You walk into the room
With your pencil in your hand
You see somebody naked
And you say, “Who is that man?”
The thrill of opening the door of a gallery and immediately seeing a masterpiece. Just hanging there. No fuss. The thrill begins at the threshold, you are not fully into the room but the painting already fills your field of vision and the disruption between the elegant quiet street you are stepping in from to the drama depicted in the painting, performed by the painting, happens in a flash.
In the room, the painting representing two men, naked, one living, perhaps victorious, the other mortally wounded, his guts spilling into a dried caked pool of cadmium red deep or caput mortem paint.
Victor and vanquished are both flayed to the bone by the complex violent painting technique of the artist, abstract strokes construct the figures and atomize their surface at the same time. The faces are in a rictus of pain and emotion, they show their teeth.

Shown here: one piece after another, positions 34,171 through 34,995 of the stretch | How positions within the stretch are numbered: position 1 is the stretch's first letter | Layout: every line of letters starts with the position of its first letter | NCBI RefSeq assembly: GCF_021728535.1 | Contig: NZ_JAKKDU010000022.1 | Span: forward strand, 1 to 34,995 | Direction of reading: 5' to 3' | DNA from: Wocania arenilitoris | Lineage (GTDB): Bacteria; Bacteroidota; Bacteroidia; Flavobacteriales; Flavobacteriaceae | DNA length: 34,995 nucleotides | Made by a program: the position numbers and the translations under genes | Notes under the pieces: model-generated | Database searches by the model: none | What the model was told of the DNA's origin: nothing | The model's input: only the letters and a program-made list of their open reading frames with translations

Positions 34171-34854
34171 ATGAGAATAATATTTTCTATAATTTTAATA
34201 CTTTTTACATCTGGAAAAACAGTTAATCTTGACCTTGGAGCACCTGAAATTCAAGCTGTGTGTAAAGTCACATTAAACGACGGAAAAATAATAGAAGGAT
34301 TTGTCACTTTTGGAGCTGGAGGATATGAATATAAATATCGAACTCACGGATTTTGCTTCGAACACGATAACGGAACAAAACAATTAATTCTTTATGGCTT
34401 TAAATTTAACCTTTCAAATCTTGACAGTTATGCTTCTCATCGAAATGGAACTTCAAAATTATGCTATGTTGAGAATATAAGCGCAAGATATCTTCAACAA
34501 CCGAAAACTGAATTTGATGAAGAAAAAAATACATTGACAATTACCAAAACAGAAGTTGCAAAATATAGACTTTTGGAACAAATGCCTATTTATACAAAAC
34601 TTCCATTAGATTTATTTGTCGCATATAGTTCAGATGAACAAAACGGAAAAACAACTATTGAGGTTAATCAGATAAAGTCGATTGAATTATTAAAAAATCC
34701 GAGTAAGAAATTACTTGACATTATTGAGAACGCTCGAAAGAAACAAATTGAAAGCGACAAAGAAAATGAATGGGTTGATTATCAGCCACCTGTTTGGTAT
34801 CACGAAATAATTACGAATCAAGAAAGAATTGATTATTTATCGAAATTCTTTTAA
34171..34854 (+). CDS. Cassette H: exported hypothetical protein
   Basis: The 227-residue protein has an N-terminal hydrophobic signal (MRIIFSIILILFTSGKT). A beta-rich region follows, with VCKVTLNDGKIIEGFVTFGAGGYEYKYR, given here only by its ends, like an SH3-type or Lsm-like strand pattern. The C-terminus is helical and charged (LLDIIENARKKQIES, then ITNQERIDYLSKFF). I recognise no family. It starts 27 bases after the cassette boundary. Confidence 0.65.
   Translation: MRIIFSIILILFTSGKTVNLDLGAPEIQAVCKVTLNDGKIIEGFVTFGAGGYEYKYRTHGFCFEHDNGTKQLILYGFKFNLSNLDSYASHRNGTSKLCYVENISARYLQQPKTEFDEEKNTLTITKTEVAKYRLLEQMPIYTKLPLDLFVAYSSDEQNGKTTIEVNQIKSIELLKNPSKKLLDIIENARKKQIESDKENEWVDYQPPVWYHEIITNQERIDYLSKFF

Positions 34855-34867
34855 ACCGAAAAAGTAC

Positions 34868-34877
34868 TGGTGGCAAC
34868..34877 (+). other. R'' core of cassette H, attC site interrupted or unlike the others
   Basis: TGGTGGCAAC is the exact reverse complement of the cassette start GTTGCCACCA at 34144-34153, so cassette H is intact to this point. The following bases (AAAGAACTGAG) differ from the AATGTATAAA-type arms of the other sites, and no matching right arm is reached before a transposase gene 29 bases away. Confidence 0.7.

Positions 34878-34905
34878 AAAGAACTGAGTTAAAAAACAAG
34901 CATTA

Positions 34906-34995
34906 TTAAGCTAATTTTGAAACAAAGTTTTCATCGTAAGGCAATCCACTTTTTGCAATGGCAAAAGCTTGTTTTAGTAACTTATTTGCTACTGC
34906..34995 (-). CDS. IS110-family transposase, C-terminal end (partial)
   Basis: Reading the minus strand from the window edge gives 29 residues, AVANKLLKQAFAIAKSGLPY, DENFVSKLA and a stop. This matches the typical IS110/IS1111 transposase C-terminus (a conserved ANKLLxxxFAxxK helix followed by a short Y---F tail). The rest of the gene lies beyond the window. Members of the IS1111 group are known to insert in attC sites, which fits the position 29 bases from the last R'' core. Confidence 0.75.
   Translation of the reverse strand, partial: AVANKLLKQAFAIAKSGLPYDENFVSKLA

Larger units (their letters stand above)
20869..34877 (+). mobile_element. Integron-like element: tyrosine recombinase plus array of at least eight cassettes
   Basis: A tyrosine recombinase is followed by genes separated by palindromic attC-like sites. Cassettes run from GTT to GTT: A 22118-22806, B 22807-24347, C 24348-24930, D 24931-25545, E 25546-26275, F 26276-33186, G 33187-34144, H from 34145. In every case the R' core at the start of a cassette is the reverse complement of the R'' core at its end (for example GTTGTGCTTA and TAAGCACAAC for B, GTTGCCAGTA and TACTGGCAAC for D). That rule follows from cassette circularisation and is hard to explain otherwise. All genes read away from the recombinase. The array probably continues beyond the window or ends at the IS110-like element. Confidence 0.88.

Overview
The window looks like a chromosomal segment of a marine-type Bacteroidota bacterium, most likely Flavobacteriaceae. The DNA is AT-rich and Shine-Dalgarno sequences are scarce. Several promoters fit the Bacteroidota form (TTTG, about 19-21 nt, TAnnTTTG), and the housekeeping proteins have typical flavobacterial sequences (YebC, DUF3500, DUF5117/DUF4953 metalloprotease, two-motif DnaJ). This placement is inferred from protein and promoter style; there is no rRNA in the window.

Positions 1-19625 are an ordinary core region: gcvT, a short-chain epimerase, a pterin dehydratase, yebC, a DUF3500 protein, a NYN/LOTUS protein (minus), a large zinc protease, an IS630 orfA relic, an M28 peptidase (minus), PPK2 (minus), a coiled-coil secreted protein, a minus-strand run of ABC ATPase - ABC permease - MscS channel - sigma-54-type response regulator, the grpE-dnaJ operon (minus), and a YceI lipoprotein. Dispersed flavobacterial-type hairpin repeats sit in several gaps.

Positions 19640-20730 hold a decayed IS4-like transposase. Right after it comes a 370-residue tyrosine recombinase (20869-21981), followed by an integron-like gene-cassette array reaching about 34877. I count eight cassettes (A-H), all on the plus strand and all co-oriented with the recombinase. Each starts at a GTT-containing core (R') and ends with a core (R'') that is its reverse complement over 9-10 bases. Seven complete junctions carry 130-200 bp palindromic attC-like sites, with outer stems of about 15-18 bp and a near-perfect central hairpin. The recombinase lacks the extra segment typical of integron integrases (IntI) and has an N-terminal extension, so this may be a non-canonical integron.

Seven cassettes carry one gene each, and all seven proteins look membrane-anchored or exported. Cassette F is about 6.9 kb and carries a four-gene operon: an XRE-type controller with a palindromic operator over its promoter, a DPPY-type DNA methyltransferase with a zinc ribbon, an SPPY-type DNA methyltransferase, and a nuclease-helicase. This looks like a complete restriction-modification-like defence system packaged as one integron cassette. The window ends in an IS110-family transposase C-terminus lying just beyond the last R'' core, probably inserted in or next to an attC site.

The teeth provoke a violent interruption in the viewing, an angry thought: Fuck you if you don’t get it or think it’s overly emotive.
Why does that defensive/combative thought occur? Because Leon Golub was a widely known and respected artist and yet often found himself in a contested situation, his incredibly impressive vitae belied by anecdotal knowledge of disrespectful treatment of him and his work to the end of his life and by review of some important American museum permanent collections and exhibition records. Paranoid imagination? Well, let’s take as a current case in point, “Raw War,” the chapter of the Whitney Museum’s current inaugural exhibition, America is Hard to See, of work dedicated to the Anti-War movement in the United States. Where is Leon Golub? The museum’s collection does include one Vietnam era war-related drawing by Golub. And where is Nancy Spero in the same installation? It’s hard to see how you can not include them in that specific context. They were pivotal figures in the anti-war movement within the art community in New York. So why?